SCOTT SIMON, host:
The subprime lending market is the part of the mortgage industry that lends to people with less than perfect credit. Now in recent weeks, it's becoming increasingly apparent how overextended many subprime lenders have become. Delinquencies and foreclosures are on the rise. One of the biggest subprime lenders, New Century Financial Corporation, has stopped making new loans.
Here to help us understand what's happened, whether it will affect the overall economy is our man from the world of business, New York Times columnist Joe Nocera. Joe, thanks for being with us.
Mr. JOE NOCERA (Columnist, New York Times): Thanks very much, Scott.
SIMON: Remind us how does a mortgage work from one of these subprime lenders?
NOCERA: Well it's not that different from a prime lender, except that the borrower has a lot less money than somebody who buys a normal mortgage. In fact, sometimes, they don't have that much money at all. The way this - I shouldn't call it a scam - but the way it works is you buy a house for $100,000 with no money down. It goes up in value, say, to $115,000 at the point, which you're supposed to pay a higher interest rate because, you know, these are all low-rate beginnings and they jump up.
And so what happens is they use the extra equity in the house to refinance. So the rates are still low. So, you know, it's like you're on a treadmill and suddenly, the treadmill stops. So once housing prices stop going up, all these people who had these loans suddenly couldn't afford the higher rate and they begin defaulting.
And the truth of the matter is, as this was going on, the lending standards became lower and lower and lower, and there were people who really shouldn't be getting these things in the first place who were getting them and defaulted almost immediately.
SIMON: What's the effect on the overall economy when this begins to happen?
Mr. NOCERA: Well so far it's been limited. I mean, you know, Wall Street holds a lot of these mortgages. I mean, one of the ways this works now is you securitize with mortgages. You sell them to Wall Street. You know, they've been hurt a little bit. The other credit markets haven't been hurt that much.
But the real effect, the thing that you worry about, is that if this spreads into the prime market and, you know, housing prices are not going up and, you know, people who have regular mortgages - not subprime mortgages - are going to face the same problem, which is, you know, they're going to have to pay higher interest rates and higher debt service on their loans. And there's a real worry that if this leaches into the rest of the mortgage market, it will really slow down the mortgage market, the housing market, and housing is really what's driven the economy the last three or four years.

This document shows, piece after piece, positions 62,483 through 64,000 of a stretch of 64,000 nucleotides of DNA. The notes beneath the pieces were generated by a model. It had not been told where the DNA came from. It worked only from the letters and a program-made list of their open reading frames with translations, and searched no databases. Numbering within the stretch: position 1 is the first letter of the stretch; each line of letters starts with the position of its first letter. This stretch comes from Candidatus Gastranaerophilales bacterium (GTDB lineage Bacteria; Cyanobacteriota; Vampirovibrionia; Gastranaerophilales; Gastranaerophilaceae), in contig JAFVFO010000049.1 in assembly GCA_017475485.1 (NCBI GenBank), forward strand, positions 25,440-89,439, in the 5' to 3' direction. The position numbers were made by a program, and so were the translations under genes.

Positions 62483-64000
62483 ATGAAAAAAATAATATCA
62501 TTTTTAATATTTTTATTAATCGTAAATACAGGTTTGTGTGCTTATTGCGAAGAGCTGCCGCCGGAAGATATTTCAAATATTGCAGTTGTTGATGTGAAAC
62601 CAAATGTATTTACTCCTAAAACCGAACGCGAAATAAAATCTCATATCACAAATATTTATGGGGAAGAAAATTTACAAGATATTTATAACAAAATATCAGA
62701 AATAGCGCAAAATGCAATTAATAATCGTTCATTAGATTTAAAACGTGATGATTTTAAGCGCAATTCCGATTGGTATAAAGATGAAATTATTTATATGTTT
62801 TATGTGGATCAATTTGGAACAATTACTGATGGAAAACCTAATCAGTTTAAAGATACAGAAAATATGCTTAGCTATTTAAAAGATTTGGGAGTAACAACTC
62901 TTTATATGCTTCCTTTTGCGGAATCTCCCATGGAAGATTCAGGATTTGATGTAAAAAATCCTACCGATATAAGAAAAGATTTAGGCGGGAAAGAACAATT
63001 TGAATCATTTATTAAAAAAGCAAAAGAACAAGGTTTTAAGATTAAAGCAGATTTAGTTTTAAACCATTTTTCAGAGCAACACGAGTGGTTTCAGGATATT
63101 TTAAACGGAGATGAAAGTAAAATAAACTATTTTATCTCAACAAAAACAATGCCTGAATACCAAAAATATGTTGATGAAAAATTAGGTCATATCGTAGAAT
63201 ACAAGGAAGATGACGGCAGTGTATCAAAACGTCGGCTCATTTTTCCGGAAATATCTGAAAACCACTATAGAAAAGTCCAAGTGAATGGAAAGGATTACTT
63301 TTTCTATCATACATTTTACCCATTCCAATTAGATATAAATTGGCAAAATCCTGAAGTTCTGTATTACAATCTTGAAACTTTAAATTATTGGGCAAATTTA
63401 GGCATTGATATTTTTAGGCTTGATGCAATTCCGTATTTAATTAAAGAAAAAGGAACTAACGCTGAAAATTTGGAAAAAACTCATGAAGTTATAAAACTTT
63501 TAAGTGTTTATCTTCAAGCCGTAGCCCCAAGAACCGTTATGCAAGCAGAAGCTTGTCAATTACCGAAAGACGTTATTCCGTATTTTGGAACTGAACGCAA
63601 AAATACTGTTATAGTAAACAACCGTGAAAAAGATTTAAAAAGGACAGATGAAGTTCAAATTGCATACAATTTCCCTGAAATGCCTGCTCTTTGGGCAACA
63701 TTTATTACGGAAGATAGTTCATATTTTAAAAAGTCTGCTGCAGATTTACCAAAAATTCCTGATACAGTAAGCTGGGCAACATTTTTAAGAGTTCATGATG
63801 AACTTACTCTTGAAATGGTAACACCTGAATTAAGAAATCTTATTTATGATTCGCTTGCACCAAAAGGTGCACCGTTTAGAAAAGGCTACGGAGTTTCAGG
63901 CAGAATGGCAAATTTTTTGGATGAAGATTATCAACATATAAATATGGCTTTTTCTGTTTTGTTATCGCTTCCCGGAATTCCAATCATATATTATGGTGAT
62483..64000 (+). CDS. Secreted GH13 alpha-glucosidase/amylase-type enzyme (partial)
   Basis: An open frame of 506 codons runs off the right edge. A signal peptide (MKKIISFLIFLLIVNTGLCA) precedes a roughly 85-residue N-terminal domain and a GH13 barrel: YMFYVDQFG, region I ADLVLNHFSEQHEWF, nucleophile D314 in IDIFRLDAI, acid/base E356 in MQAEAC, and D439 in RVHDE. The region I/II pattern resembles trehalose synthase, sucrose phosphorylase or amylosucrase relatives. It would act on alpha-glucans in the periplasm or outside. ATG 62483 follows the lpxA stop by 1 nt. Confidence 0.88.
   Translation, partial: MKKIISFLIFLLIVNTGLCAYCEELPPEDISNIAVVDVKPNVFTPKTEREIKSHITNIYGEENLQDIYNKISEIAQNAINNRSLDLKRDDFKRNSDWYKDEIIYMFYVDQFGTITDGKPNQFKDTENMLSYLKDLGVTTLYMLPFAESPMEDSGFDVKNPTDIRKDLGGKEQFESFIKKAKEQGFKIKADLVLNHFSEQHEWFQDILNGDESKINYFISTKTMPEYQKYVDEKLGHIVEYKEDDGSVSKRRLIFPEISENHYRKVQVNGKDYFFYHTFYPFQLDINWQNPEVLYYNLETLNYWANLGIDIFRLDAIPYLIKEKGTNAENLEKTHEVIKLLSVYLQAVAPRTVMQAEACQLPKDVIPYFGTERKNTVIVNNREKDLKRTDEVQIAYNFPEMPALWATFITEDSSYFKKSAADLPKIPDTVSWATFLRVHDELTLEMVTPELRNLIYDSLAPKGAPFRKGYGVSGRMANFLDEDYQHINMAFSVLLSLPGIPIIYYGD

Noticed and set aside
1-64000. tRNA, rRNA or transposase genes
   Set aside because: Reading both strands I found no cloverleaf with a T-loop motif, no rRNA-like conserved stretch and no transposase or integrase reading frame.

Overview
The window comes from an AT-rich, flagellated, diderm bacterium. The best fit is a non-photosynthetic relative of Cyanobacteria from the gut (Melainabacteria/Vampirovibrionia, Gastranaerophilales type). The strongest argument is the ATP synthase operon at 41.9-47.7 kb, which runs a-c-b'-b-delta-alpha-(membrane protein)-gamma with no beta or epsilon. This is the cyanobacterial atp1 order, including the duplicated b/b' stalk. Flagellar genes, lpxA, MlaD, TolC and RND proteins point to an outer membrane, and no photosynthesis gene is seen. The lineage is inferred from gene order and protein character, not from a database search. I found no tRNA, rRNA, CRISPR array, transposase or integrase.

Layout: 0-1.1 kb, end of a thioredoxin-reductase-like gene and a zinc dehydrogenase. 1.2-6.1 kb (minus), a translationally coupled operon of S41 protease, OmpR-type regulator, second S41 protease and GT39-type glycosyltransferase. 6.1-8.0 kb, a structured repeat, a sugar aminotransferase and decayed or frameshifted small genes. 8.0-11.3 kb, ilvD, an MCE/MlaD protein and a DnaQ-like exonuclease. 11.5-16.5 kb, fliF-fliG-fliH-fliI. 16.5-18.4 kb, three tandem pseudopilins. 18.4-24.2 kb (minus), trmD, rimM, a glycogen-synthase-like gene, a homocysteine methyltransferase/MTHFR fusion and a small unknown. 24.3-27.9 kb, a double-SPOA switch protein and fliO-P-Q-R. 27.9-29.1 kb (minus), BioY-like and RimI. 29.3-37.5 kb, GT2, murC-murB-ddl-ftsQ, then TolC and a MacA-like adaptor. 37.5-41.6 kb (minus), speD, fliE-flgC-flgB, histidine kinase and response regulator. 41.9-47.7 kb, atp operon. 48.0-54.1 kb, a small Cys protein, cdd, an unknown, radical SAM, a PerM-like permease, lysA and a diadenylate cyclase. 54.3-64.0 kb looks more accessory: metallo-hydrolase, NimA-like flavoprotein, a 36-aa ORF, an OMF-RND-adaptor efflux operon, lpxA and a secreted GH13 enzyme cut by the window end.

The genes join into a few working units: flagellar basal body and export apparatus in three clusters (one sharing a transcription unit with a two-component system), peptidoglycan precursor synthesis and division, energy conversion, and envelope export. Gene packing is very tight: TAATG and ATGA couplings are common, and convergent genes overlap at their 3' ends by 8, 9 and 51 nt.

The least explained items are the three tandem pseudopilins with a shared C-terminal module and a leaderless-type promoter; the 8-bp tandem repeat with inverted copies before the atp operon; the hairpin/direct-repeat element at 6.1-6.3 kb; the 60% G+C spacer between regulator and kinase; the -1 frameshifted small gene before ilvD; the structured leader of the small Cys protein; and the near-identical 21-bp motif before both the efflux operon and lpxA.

SIMON: What can or should or might be done about problems now with subprime lenders?
Mr. NOCERA: Well the amazing thing about this, Scott, is we went through this in 1998, a slightly less severe version of this. Companies went out of business. I mean, the ad - remember the ads for the Money Stores?
SIMON: Yes, of course.
Mr. NOCERA: The Money Store doesn't exist anymore. They were subprime lender. And what's amazing to me is that here we are, eight years later, just eight years later, and the same thing has happened, only worse. And you sort of wonder are institutional memories that short that we can't even remember this just happened? And so when you think about what just happened in subprime, you just think to yourself, why do people lose their heads, and I'm not just talking about the people who buy the homes, I'm talking about the companies themselves. Which, you know, they lower their lending standards and pretty soon, they're giving what are called liar loans.
That's a great one where...You know, liar loan is where there is no income verification whatsoever. There's not only there's no money down, but there's no income verification. And that's where we've been in the last year and a half or so. We've been in the land of the liar loan.
SIMON: Does government, state or federal government, have an incentive to get involved with greater regulation of subprime lenders or anything like that to prevent this from happening again?
Mr. NOCERA: Sure they do. They do for two reasons. First of all, it is the American dream to own a house. And a government has an incentive to want people who are, you know, middle class or even lower than middle class to be able to own their own house. That's just part of who we are as a culture.
Now, you know, the problem is that they will fix yesterday's problem and that will be good but they won't anticipate tomorrow's problem. So, you know, when you think to yourself, you know, how avoidable was this? The answer is it's incredibly avoidable. But on the other hand, it bumps up against the sort of classic, human behavior when it comes to all things having to do with money -which is that eventually greed overtakes fear and people lose their heads.
SIMON: Joe Nocera, our friend from the world of business, writes a column for The New York Times. Thanks very much.
Mr. NOCERA: I...thanks for having me, Scott.
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